Blimey! How many more weeks of preaching on bread can one cope with? I don’t think there is any property of bread that has not been considered. Today I was even reduced to telling a story about MASH and a dying man smelling bread. That’s how hard it has been to find ‘bread’ things to say.
Nice to have a front row of the great white hope of the SEC today. Many of the young people who have been working their socks off at Glenalmond all turned up this morning. A tad late but who’s counting! As I looked down upon those fresh faces I pondered what roles they might have in the future of our beloved Church. Will they be the movers and shakers? The committed Synod members? The rebels in the naughty corner? Will any be ordained? Will there be such a thing as ordained ministry? Will they have left, disillusioned and frustrated? They certainly made me think. I also wondered what they were thinking about our style of worship at St Mark’s. Did it inspire and energise them? Hmm. I suspect it was a tad trad. Perhaps we should do feedback sheets like the Mystery Worshipper when we have visitors.
What questions would you ask of a visitor to see if they’d enjoyed church?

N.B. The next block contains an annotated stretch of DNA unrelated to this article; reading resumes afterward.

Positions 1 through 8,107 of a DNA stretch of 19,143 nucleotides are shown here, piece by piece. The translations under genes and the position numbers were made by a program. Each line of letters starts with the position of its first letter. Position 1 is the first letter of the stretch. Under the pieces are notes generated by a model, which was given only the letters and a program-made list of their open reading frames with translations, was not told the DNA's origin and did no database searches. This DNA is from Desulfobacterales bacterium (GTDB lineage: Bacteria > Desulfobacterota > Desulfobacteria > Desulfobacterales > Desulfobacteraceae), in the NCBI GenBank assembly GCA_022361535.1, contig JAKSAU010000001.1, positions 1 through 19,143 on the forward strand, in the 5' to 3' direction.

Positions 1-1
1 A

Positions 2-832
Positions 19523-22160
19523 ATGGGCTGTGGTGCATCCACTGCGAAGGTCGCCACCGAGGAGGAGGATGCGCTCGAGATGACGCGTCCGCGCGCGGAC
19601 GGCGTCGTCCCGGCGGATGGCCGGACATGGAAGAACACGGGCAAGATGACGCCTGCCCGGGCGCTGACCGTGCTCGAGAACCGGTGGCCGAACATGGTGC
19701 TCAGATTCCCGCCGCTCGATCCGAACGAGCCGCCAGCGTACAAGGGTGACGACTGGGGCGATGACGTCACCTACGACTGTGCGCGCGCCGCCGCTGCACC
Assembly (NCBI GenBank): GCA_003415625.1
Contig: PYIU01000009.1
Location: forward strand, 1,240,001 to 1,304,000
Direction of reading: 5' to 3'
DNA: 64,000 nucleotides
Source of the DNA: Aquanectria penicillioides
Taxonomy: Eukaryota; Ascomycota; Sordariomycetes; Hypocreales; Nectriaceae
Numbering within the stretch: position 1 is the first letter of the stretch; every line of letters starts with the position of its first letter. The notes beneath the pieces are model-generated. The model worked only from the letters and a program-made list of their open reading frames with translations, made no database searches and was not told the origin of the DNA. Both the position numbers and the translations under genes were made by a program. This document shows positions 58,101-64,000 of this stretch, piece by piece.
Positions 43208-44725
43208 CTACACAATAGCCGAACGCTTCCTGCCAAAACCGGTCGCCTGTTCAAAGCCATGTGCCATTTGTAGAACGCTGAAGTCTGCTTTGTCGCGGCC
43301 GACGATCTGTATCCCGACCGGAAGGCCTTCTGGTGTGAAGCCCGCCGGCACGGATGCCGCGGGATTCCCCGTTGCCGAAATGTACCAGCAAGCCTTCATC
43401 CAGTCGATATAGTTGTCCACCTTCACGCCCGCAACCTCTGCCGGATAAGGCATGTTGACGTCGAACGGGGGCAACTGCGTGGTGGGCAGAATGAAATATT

Today is Trinity Sunday, the day when most clergy will try to avoid preaching and invite someone else to wrestle with it instead. Of course, I ended up preaching three times! Very trinitarian. Twice at St Mark’s of course, and then this afternoon at The Robin Chapel.
The Robin Chapel is a little gem set within the rather seedy part of Edinburgh known as Craigmillar. It is dedicated to Robin Tudsbery, son of Sir Francis and Lady Tudsbery. It was built in 1950 at the centre of a unique housing complext for physically disabled people and their families – The Thistle Foundation. Robin was their only son, a lieutenant in the Royal Horse Guards, who was killed in Germany in the last days of WW2. His parents sought to commemorate their beloved son and also to further the spirit of unity and concord among Christian people.
Services (Evensong and monthly Communion) are held on Sunday afternoons and are ecumenical, although the Chaplain is a Piskie. There is a paid choir who are excellent and I think I have found a refuge for future Sunday afternoons.
It is worth popping in, if you ever get the chance. I hear it does a roaring trade on Doors Open Day. And instead of a painting of the Ascension, or even the Trinity, you can see a portrait of Robin as a boy with his dog. Strange. Gorgeous windows though.
“When I first began preaching, I wanted each sermon to be a powerful and transformative experience. I wanted it to be exegetically and theologically sound, even while it was painting new pictures and inspiring new metaphors. I wanted people’s lives to be changed and the reign of God to come. Now, after almost 20 years of ministry, I just want to have it done by Friday.”
Bradley Schmeling in Christian Century magazine